By any historical standard, 2013 was a great year for the U.S. stock markets. The Dow Jones Industrial Average and S&P 500 each rose more than 25 percent and the majority of investors enjoyed a profitable year. In addition to great gains, 2013 was marked by historically low volatility. In most years, the markets experience a decline of 10 percent or more at some point. But not in 2013 when the single biggest dip was a relatively minor 7 percent drawdown.
And as if that wasn’t enough to get investors feeling good, there’s a historical precedent for one positive year to be followed by another. Data from the independent investment research group BCA Research shows that since 1870, there have been 30 years in which the U.S. stock markets increased by at least 25 percent. Out of those 30 years, 23 were followed by another year of positive return. That’s a 77 percent success ratio.
But before you get too excited and carefree with your money, there’s another bit of research to consider.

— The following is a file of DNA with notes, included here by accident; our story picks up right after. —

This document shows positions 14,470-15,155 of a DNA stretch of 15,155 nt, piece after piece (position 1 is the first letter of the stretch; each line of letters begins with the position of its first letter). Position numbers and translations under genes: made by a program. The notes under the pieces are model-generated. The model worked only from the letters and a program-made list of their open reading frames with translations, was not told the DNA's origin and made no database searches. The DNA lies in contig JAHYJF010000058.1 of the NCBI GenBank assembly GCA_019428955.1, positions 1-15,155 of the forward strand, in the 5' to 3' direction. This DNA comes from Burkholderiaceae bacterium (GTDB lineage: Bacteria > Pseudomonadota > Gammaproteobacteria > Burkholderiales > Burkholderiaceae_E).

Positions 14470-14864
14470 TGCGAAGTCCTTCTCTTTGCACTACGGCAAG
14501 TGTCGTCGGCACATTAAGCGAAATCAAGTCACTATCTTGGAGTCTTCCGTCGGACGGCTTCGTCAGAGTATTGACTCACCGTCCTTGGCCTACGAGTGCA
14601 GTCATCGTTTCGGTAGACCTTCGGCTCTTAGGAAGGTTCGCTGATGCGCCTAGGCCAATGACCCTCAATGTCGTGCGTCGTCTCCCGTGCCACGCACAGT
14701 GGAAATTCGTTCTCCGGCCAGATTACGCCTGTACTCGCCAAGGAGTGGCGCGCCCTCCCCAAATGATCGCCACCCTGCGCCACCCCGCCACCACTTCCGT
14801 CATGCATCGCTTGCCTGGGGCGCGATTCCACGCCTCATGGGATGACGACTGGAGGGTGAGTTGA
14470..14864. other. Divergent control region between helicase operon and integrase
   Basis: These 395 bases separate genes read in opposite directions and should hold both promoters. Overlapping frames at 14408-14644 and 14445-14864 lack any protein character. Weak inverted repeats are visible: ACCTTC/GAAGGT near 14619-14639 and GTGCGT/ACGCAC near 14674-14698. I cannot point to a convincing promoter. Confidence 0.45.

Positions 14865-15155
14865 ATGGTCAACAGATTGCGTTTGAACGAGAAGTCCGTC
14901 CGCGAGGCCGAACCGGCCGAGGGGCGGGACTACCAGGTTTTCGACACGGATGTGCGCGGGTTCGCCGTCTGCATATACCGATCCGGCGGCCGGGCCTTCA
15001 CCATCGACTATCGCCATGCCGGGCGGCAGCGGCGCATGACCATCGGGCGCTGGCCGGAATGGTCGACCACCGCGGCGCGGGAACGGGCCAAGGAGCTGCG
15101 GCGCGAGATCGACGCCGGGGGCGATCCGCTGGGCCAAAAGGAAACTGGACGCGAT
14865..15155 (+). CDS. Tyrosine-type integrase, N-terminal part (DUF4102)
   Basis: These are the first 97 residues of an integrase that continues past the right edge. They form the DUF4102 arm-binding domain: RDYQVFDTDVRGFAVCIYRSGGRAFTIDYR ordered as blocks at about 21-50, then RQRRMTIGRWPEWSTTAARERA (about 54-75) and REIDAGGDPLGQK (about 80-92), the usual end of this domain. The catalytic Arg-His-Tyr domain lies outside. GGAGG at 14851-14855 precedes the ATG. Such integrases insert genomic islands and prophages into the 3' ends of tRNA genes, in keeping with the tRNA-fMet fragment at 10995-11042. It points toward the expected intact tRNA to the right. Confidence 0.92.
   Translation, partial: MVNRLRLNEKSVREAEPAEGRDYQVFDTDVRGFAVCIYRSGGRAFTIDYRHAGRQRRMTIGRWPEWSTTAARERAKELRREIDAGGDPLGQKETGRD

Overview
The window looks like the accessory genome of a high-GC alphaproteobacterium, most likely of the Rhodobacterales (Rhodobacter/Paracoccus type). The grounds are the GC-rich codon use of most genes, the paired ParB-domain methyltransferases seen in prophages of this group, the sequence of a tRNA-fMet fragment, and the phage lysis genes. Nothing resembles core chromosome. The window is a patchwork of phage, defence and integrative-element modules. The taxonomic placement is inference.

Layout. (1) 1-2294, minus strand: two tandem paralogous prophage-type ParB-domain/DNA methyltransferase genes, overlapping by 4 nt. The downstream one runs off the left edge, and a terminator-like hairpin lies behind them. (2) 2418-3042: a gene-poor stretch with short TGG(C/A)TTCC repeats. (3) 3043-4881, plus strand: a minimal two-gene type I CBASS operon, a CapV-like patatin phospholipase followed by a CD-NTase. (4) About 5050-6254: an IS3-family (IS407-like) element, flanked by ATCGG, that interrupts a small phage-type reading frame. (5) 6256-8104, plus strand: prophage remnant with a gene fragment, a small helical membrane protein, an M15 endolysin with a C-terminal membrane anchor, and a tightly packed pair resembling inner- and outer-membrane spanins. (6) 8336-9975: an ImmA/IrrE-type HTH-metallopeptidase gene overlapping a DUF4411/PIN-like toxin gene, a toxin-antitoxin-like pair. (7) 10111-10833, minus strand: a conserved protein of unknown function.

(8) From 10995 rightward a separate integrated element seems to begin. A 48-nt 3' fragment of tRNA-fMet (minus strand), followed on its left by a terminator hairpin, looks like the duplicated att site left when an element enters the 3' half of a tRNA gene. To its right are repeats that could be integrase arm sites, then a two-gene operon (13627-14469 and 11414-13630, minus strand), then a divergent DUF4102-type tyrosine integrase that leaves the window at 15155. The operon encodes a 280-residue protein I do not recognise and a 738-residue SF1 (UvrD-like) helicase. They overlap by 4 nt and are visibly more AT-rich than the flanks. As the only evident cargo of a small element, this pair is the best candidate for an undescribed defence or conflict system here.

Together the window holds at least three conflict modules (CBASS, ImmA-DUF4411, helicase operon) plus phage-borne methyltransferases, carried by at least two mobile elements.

According to the Stock Trader’s Almanac, 35 of the past 41 Januaries in which positive gains were experienced during the first five days of trading were followed by full-year gains. Unfortunately, the first five trading days of 2014 saw a small cumulative loss.
So what’s an investor to do with contradicting indicators?
My advice: plan for the worst, hope for the best.
Now, while all is well, is the time to review your risk tolerance and financial objectives and to develop a sell-discipline. That is, determine now what will be the triggers or specific points at which you will sell your investment(s). Establishing those points now, rather than when things are looking bleak, will make it easier to follow through with your decision. A well-thought out plan for the worst will actually help you get through the worst.
And because every storm eventually passes, you also need to develop a plan for how and when you’ll respond to positive market changes. Like your plan for the worst, establish what it will take to get you back in the game. Do it now while you’re not feeling gun shy from a few losses.
While nobody knows for certain if the markets will soar or suffer in 2014, disciplined buy and sell strategies that plan for the worst and hope for the best will help you brave the year with confidence. And in a world of volatile investing, that very often is the best for which you can hope.